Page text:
DAMN. – Kendrick Lamar

“I got, I got, I got, I got
Loyalty, got royalty inside my DNA
Cocaine quarter piece, got war and peace inside my DNA
I got power, poison, pain and joy inside my DNA
I got hustle though, ambition, flow, inside my DNA”


‘To Pimp a Butterfly’ was about the trials and tribulations of African American society. ‘DAMN.’ is about the trials and tribulations of being Kendrick Lamar, the number one rapper in the world.

Every track here has a one word title, all in caps, with a full stop at the end; Kendrick has a point with each one, and he’s keeping that point sharp. Themes of religion are intermixed with experiences in the music industry, along with themes of humanity explored through Kendrick’s experiences.


In the intro skit, ‘BLOOD.’  Kendrick is shot by an old blind woman he tries to help. I imagine the old woman represents the old blind music industry. Kendrick wants to help it find what it has lost; credibility, legitimacy and true talent; but the industry responds kills him.

The next track, ‘DNA.’ , is an exploration of Kendrick’s roots; what lies in his DNA. This is a personal album for Kendrick, we’re exploring his DNA. The song highlights duality, another theme explored throughout the album. Kendrick’s flow here is immaculate, this is Kendrick the rapper at his very best; just two verses, broken by a bridge. No hook, but catchy as hell.

Sampled at the end of ‘BLOOD.’ and during ‘DNA.’ is a Geraldo Rivera Fox News segment criticising Kendrick’s performance of ‘Alright’ at the BET awards. The second verse of the third track, ‘YAH.’ also addresses the segment, where Geraldo claimed that Kendrick is an example of why “hip-hop has done more damage to young African-Americans than racism”. Geraldo is whitesplaining why young African-Americans cause their own problems, and has no idea what he is talking about. Kendrick’s skill is in portraying the struggles of his community better than anyone. Geraldo and those like him need to shut up and listen.


Kendrick’s relationship to God is explored through his relationship to music and the industry.

In ‘YAH.’  he sees inspiration as God talking to him, expressed as blips on his radar that go, “Yah” (Yahweh).

‘PRIDE.’,  depicts Kendrick’s success distancing him from God, enjoying it gets in the way of being the human he wants to be.

And finally on the track ‘GOD.’ Kendrick explains how the adulation he recieves makes him feel like a God, that everything he does is divine, before reminding himself that he is just a man and what he does is a tribute to the divine.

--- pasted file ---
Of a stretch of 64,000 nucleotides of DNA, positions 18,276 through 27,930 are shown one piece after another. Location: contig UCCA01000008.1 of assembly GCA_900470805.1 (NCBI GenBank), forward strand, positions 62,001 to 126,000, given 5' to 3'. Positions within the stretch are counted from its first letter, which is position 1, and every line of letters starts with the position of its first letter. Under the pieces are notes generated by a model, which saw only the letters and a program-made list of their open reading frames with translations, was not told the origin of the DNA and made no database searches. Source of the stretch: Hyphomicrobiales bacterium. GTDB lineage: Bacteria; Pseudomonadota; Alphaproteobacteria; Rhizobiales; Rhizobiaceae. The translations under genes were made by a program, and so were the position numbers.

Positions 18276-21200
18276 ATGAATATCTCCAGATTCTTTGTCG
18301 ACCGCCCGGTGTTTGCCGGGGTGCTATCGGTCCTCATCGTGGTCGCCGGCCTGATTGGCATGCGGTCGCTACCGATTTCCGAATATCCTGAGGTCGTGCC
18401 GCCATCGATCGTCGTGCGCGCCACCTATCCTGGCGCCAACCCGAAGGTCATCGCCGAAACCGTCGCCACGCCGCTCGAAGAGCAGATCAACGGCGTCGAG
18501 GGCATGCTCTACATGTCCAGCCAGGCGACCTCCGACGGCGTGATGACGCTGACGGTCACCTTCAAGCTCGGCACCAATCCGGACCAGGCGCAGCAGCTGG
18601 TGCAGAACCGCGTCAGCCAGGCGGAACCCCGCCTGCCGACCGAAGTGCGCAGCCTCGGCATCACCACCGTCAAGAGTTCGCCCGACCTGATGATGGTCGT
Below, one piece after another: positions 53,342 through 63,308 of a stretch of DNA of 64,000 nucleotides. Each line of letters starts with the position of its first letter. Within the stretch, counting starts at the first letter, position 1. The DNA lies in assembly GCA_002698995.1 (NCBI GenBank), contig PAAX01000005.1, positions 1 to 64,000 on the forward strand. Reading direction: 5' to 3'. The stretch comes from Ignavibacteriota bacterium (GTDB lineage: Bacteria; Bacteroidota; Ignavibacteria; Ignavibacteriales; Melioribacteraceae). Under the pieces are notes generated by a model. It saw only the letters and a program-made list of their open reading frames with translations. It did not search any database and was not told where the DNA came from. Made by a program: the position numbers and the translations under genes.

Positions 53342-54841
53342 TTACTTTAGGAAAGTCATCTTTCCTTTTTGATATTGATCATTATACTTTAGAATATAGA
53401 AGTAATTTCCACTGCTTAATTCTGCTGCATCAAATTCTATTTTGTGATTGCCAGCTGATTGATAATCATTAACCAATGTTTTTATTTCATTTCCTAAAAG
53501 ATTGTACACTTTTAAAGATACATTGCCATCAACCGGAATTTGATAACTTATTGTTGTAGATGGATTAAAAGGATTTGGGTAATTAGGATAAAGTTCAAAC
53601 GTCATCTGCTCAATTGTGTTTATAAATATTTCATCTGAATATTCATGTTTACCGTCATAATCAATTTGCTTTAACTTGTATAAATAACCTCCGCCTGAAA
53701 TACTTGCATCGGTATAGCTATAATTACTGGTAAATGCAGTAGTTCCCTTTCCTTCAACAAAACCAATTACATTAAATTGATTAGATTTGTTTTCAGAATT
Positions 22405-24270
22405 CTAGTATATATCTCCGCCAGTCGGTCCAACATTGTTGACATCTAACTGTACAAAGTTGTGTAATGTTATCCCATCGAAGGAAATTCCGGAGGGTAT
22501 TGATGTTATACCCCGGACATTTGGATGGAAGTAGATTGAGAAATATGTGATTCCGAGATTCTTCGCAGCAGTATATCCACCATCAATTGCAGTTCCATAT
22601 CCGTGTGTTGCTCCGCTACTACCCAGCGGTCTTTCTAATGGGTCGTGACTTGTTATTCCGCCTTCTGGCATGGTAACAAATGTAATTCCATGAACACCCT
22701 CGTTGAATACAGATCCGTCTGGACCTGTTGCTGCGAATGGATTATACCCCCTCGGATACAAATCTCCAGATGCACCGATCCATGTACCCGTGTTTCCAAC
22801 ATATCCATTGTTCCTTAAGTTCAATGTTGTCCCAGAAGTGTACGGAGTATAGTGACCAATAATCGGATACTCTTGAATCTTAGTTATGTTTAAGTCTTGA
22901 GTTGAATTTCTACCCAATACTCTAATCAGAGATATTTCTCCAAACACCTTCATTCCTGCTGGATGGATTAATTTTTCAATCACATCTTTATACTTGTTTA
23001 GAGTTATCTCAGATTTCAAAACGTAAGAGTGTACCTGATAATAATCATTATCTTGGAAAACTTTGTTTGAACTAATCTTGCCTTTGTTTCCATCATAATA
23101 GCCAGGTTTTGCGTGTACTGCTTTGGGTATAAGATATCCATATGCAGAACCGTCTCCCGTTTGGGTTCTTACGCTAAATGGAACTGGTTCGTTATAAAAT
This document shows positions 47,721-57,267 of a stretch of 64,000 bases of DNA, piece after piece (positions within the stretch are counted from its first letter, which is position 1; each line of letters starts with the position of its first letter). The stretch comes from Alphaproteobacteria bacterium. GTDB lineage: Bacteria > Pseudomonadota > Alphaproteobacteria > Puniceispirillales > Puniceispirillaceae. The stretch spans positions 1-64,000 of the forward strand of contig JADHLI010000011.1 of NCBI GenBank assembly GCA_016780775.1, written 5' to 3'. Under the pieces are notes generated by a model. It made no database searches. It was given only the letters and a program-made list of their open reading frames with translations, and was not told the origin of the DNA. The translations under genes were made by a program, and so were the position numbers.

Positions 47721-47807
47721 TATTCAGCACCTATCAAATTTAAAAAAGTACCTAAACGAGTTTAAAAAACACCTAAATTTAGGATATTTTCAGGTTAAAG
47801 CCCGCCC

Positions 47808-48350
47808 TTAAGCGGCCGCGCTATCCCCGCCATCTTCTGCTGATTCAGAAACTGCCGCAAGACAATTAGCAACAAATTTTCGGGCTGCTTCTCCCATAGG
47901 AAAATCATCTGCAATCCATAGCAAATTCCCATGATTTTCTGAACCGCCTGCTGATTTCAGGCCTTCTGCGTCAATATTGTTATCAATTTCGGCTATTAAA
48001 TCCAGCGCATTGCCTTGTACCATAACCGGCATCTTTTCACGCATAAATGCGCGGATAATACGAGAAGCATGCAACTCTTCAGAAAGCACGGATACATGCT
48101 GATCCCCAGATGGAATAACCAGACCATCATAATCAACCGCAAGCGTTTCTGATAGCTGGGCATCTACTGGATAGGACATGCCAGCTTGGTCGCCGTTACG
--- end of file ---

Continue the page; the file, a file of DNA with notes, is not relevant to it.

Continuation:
Each of these songs have very chilled beats with slower, ‘everyday talking’ type rapping, Kendrick uses this style of beat and rapping when he is coming from an internal place on the album.


The three songs that follow ‘YAH.’  explore Kendrick’s relationship with the music industry, and have heavier beats and faster rapping.

‘ELEMENT.’ is Kendrick’s  declaration that he is the best at what he does, and reflects on how the trials he endured took him here.

On ‘FEEL.’ Kendrick explores the isolation his success elicits in him, he dominates an industry he considers toxic and no amount of success can drive away his depression.

He teams up with Rhianna on ‘LOYALTY.’ to explore how it so important and so difficult to surround yourself with loyal people, to the point where loyalty is the most desirable trait in a relationship.


The hardest hitting beat on the album comes directly after the chill of ‘PRIDE.’, and differs both in feel and lyric.

‘HUMBLE.’ is the first single from the album and one of the songs of the year; bound to be near the top of all the year end countdowns.

It’s Kendrick telling all those who are constantly trying to take his place at the top of the hip-hop heap, that he got to where he is by being humble, and now he’s arrived, he doesn’t need to be humble, they do.

He takes aim at the frauds perpetuated by the media and the industry, recounts his own story and demands his due respect.

Everything works in this song: the beat is infectious, Kendrick’s flow and wordplay are as awesome, and the hook, simply “Bitch be humble, Sit down” repeated ad nauseam, works as it shouldn’t.


The following two tracks, ‘LUST.’ and ‘LOVE.’ explore two contrasting sides of human relationships.

‘LUST.’ depicts using short term satisfaction to drive away the monotony of the everyday as ultimately a waste of one’s time and effort.

‘LOVE.’ explores a deeper relationship, most probably the one with his fiance Whitney Alford, that reveals the flaws in his character and offers opportunity for growth and a connection with the divine.

Once again the music and rap flow contrasts, heavy, fast and chaotic on ‘LUST.’, slow, genuine and chilled on ‘LOVE.’


The remaining three songs use stories from Kendrick’s life to demonstrate definitive human themes.

‘XXX.’ recounts the death of a friend’s son and his inability to offer forgiveness, lusting for revenge. It’s about how love can make us do the most terrible things.